Kenya urged to resend troops to South Sudan

Monday December 12 2016

Pressure is piling on Kenya to rescind its decision to withdraw from the South Sudan peace process as the United Nations and regional leaders reach out to other countries to contribute to regional protection force.

The heads of state from the Inter-Governmental Authority on Development (Igad) met on December 9 in Addis Ababa to identify the source of the 4,000 regional protection force that had been approved by the UN in August.

Kenya was one of the three countries that had earlier volunteered to contribute troops besides Ethiopia and Rwanda, but President Uhuru Kenyatta early last month pulled out 1,165  troops within the UN Mission in South Sudan (Unmiss) protesting the sacking of force commander Lt-Gen Mogoa Kimani Ondieki.

President Kenyatta said Kenya would stay out of the entire South Sudan peace process, despite the country being the rapporteur of the August 2015 South Sudan peace agreement.  The Kenyan troops in Unmiss have since been replaced by 850 troops from Bangladesh.

READ: Bangladesh troops replace Kenyans pulled from S. Sudan

Sources at the Ministry of Foreign Affairs told The EastAfrican that Nairobi had accepted to play other roles in the South Sudan peace process in the future following appeals from the region, but remained adamant that it would not contribute troops for a protection force under UN command.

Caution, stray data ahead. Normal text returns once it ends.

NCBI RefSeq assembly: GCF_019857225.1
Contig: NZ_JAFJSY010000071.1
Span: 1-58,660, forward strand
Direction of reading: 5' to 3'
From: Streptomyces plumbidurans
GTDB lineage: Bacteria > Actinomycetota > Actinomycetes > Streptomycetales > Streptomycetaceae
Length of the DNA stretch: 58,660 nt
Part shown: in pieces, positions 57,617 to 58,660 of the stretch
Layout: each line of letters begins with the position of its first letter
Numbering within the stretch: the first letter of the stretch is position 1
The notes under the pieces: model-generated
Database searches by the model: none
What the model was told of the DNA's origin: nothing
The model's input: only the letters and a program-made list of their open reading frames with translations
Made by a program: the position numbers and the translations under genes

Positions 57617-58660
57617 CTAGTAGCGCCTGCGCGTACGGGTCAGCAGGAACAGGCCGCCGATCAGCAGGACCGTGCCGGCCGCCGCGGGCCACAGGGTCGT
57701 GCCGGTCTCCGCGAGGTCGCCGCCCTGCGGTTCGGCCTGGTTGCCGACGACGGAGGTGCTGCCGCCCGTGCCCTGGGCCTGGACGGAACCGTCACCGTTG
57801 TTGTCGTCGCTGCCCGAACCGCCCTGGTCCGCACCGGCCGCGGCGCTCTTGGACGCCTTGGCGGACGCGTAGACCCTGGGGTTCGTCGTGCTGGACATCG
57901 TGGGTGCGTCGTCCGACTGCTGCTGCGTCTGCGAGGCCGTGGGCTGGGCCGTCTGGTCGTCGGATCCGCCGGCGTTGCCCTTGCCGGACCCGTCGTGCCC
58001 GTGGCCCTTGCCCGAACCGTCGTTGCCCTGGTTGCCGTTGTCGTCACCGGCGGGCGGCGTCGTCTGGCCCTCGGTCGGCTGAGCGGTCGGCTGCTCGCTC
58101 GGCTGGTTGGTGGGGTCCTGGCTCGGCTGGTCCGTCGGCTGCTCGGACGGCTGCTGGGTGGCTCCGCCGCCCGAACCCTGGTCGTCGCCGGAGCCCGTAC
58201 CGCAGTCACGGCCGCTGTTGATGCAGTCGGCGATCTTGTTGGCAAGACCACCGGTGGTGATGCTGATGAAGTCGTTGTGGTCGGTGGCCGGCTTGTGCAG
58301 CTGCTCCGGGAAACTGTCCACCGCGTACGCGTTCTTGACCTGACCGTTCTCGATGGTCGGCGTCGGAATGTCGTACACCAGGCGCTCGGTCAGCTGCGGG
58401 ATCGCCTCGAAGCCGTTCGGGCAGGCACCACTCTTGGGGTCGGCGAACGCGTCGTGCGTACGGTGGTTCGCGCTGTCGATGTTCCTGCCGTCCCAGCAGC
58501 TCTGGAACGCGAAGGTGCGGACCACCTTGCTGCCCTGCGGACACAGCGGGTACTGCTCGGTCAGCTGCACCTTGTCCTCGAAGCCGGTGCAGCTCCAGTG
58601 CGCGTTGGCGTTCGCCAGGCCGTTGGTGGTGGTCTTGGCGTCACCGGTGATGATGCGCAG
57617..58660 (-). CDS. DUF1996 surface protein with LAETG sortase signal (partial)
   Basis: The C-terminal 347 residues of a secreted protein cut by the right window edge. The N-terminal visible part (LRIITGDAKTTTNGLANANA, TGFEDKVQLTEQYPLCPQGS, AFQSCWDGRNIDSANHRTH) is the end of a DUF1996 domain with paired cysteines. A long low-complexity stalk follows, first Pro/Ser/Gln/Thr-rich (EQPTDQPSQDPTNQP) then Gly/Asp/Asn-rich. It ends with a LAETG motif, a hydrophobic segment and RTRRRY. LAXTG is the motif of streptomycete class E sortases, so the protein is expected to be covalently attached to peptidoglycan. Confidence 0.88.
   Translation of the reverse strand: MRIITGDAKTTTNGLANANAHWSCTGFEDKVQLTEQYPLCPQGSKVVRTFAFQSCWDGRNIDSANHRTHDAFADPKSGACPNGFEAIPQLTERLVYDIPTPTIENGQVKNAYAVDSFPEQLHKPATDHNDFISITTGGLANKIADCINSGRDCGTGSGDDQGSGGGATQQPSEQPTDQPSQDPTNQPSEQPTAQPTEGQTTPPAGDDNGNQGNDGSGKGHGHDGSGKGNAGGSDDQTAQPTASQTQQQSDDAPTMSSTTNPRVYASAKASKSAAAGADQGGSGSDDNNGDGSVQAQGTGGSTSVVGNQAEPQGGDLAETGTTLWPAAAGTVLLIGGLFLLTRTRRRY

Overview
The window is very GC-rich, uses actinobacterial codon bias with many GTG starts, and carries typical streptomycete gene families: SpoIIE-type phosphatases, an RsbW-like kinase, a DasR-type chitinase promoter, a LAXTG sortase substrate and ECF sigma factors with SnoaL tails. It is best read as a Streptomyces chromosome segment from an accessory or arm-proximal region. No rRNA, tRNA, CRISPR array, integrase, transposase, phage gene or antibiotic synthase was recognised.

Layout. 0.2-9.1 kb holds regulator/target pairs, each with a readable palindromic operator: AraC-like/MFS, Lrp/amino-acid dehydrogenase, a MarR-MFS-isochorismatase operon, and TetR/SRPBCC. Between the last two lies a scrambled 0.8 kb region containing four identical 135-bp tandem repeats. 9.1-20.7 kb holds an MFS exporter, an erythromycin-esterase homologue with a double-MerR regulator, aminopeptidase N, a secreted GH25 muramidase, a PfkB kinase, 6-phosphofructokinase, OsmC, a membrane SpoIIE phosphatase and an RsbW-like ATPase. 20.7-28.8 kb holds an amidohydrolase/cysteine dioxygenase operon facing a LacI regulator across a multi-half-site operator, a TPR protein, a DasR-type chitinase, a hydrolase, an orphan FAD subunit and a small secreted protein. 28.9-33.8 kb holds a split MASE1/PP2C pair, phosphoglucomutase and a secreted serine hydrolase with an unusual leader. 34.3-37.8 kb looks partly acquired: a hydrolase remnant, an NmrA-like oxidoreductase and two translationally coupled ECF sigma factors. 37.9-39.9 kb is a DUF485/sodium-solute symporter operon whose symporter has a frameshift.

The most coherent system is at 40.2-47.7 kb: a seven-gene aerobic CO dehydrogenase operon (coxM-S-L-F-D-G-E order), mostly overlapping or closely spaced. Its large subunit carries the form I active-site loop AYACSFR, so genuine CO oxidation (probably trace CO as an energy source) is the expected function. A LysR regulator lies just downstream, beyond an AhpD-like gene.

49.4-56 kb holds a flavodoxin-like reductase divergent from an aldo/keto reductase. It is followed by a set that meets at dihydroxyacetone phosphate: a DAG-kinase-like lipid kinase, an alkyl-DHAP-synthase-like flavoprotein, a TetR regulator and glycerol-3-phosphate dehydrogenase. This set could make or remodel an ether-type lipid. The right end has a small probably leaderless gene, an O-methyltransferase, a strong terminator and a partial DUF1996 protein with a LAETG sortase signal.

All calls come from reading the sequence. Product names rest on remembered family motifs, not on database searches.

Algeria, which is a member of the Igad-Plus representing North Africa, is considered as the likely replacement for Kenya. Other Igad Plus members are Nigeria, Chad and South Africa.

Kenya is maintaining a delicate balance between staying away from the South Sudan process and at the same time seeking the support of the region to back Foreign Affairs Cabinet Secretary Amina Mohamed for the post of African Union Commission chairperson.

READ: Kenya to continue South Sudan peace search

According to the South Sudan Permanent Repetitive to the AU James Morgan, Kenya’s pulling out of the regional and international stage does not help because the country cannot run away from the issues affecting its backyard.

“South Sudan in looking at Kenya as its big brother and it is our hope that Kenya will reconsider its position. Kenya cannot runway from its own shadow,” said Mr Morgan.

During attack in July, Lt-Gen Ondieki, who had not been inducted into the mission, is said to have asked an incident commander “to react,” as is the norm within the UN peacekeeping structure.